My name is Arthur Chiaravalli and I teach Mathematics and Language Arts at Haslett High School. In 2005, I had the opportunity to hear assessment expert and consultant Ken O’Connor speak at the Hannah Community Center in East Lansing. What stunned me about Ken’s presentation was how it challenged so many of the assessment, grading, and reporting practices that I—and just about every other teacher I knew at the time—had been using without question.

From my days as a student, through my pre-service training, all the way up to my hearing Ken O’Connor speak, I had spent little time considering these practices or how they might be improved. I suppose that, on some level, I knew that teachers employed a vast, idiosyncratic array of grading scales, weights, late policies, dropped scores, and curves in the calculation of a student’s letter grade. I did not, however, realize the adverse effect these and other common practices, as well as their inconsistency across teachers, had on learning in my classroom. Ken opened my eyes to the fact that the primary purpose of grades is to communicate information about students’ achievement of learning goals. Anything else is just muddying the waters.

At the time, I was teaching at our district’s alternative school and it was all too evident the ways in which the grades I assigned my struggling students were not so much a reflection of their mastery of the material as it was a manifestation of their chaotic lives. Many of these students were commuting from other districts or raising a child, or struggling with addiction, poverty, abuse, or homelessness. When I assigned an “E,” it was almost always a reflection of how these other, non-academic factors were wreaking havoc in their lives. My colleagues and I usually wavered somewhere between so-called compassion on the one hand (lowering expectations for students we knew were struggling personally) and rigidity on the other (giving them an “E” because, darn it, someone’s got show these kids that actions have consequences!). In light of Ken’s presentation, however, I saw that neither of these alternatives resulted in any real knowledge about whether students had achieved or were capable of achieving the intended academic goals. There simply wasn’t enough information to make that determination.

As time went on, I began to employ many of the “fixes” Ken had prescribed for “broken grades” (I strongly recommend Ken’s 15 Fixes for Broken Grades as a way to learn more about the topic). In particular, I began to assess the student’s current level of achievement by standard, rather than just scoring assignments and averaging them into one meaningless conglomerate grade. If a student failed an exam—whether for reasons of family turmoil, lack of mastery, or just laziness—I would keep teaching and keep assessing until the level of achievement was where I wanted it to be. In other words, failure was not an option. Students did not receive credit until they had mastered the stated power standards of the class. Contrast this with the more common way credit is granted—if your average is 59.5% (buffered by good behavior, some extra credit, and an unflagging ability to bring your pencil to class), we give you the stamp of approval and send you on to the next level. When I awarded credit for a class, I felt confident that the students were going forth with the skills needed to succeed at the next level. I doubt teachers sending on a student who passed with a D- can express a similar level of confidence.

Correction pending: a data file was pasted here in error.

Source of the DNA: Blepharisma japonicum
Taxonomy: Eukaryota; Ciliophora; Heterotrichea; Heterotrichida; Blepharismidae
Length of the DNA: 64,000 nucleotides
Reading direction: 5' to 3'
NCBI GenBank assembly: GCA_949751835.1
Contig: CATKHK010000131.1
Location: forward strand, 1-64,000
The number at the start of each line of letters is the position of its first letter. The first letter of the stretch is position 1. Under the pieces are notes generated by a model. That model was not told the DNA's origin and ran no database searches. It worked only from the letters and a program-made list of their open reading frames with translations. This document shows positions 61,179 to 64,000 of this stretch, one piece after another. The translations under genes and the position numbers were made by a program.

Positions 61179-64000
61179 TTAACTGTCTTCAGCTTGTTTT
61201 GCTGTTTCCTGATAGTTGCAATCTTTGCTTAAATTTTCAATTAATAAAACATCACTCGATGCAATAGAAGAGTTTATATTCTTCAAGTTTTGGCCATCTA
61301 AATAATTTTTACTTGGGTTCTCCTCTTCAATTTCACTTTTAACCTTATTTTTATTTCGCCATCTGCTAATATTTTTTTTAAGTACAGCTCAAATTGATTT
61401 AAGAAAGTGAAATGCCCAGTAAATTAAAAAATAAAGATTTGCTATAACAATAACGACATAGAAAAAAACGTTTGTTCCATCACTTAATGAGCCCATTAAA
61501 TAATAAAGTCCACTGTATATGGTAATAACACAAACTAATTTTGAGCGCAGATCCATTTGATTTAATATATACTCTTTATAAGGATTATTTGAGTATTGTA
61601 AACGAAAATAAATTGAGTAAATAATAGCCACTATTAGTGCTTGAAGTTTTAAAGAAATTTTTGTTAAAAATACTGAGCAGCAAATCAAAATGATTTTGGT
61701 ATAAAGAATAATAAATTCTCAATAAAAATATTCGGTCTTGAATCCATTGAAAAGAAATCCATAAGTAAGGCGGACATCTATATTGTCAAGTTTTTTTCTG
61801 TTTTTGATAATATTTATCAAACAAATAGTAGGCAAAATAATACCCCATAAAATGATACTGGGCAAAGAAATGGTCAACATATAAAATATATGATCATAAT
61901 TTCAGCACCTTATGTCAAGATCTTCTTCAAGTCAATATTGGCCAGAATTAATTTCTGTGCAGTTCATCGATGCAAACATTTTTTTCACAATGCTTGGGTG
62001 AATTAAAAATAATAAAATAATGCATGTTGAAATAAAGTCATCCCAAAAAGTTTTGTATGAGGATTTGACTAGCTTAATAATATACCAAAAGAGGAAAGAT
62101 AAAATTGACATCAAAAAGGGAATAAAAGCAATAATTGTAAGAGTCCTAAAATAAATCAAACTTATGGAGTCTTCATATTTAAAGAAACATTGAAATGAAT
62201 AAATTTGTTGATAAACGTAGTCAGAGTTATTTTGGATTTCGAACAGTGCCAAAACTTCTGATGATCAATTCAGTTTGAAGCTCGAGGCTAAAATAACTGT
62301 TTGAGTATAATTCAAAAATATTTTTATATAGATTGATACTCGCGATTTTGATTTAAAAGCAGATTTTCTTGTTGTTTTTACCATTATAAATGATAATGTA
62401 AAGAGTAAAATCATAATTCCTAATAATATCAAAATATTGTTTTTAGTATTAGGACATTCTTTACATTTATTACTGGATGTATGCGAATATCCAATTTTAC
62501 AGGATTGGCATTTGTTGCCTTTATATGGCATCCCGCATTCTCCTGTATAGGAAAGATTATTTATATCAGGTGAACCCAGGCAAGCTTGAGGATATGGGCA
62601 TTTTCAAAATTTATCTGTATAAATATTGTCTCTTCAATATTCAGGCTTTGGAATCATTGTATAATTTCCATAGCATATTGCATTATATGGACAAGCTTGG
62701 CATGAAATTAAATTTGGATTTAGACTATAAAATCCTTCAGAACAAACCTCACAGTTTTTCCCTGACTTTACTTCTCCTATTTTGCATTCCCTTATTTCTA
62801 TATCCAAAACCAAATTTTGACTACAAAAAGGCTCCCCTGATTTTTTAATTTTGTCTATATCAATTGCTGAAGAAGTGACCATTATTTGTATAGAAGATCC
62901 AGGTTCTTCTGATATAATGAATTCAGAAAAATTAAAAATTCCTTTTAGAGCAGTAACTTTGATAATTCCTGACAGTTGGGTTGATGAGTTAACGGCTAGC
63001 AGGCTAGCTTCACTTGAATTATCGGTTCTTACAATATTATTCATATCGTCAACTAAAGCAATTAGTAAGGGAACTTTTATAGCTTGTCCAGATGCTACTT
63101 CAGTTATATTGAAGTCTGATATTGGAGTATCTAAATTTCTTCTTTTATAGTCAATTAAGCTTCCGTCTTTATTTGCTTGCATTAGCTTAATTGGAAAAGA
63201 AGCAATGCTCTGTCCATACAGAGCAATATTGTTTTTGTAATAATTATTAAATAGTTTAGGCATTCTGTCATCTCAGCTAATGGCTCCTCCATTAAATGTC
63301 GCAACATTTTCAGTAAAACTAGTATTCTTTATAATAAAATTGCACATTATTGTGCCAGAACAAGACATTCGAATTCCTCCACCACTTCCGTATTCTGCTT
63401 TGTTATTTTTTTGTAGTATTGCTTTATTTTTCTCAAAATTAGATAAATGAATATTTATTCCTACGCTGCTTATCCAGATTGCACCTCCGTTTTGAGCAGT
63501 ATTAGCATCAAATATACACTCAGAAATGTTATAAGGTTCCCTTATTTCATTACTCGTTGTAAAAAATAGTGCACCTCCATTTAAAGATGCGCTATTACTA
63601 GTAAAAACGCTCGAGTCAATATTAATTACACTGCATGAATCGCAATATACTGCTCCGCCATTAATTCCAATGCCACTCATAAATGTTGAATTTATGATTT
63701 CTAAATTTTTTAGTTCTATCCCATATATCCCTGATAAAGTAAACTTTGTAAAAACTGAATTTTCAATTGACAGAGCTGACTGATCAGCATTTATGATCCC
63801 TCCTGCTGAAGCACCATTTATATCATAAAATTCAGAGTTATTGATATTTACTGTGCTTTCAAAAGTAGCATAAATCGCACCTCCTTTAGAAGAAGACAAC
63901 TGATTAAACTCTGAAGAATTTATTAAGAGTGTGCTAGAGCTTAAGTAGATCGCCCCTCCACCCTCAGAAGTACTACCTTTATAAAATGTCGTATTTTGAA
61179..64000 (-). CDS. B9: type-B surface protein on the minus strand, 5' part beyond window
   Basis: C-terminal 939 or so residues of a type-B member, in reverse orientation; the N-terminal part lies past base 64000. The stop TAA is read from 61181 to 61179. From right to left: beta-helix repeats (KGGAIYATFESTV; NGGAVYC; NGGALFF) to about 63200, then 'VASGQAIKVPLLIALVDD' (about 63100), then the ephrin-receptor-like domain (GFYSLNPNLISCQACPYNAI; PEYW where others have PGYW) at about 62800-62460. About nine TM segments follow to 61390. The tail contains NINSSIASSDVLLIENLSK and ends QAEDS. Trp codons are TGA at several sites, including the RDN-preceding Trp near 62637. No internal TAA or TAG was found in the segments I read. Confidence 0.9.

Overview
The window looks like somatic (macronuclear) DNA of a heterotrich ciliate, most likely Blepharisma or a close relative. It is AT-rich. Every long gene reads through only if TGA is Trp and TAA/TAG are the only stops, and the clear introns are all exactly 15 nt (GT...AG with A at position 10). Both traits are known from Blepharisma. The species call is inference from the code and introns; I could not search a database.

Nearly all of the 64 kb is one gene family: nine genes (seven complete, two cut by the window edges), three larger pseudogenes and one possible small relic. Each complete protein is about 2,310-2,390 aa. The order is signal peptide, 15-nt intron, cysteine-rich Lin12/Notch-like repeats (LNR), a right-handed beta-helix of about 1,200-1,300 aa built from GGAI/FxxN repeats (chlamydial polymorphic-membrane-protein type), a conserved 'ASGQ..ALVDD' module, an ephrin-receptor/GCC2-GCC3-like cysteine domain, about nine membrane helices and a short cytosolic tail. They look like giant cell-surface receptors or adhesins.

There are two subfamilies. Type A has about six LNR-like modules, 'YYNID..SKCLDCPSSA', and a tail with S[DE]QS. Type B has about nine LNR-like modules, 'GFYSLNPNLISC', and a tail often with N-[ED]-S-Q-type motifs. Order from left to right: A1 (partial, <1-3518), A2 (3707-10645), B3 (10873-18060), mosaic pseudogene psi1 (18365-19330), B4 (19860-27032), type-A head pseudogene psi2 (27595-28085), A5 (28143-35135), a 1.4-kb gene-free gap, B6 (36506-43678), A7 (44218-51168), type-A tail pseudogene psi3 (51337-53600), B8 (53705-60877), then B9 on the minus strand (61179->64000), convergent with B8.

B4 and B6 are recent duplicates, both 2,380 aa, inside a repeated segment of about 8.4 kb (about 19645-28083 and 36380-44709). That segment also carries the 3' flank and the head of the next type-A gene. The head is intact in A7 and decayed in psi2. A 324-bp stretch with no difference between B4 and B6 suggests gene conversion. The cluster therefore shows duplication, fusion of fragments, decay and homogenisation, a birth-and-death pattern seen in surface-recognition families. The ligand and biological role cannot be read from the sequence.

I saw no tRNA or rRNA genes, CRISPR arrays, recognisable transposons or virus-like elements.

Since that time, our district’s alternative school has been closed and I have now been a teacher at the “mainstream” high school for three years. The culture of this school is much more traditional in its orientation toward topics of assessment, grading, and reporting. I have, with varied results, attempted to pilot some mastery-based programs within the context of this more conventional point-accumulation paradigm. My after-school Skill/Point Recovery program allowed students the opportunity to (1) identify the learning objectives for which they lost the most points on the most recent chapter test, (2) spend additional time learning the skills or concepts associated with those objectives, and (3) take 4-to-7-question assessments reassessing each objective. Once a student achieved an 80% or better on these assessments, all the points associated with that objective were added back to the original test. I felt justified in adding back all the points because the questions on the assessments were often more far ranging and diverse than they were on the original test, which probably featured only one or two questions of that type. Likewise, all earlier assignments were either “no counted” or raised to the level of this improved summative assessment grade. Thus, the conglomerate grade reported in the automatically-averaging online grade book at least reflected the most recent level of attainment in each chapter. I allowed students to keep attempting these assessments—all of which featured different questions of the same type—until the end of the following chapter at which point the summative grade became fixed.

The link in the paragraph above (and here) goes to a complete description of the Skill/Point Recovery program, including a link to an article I wrote with Ken O'Connor about this.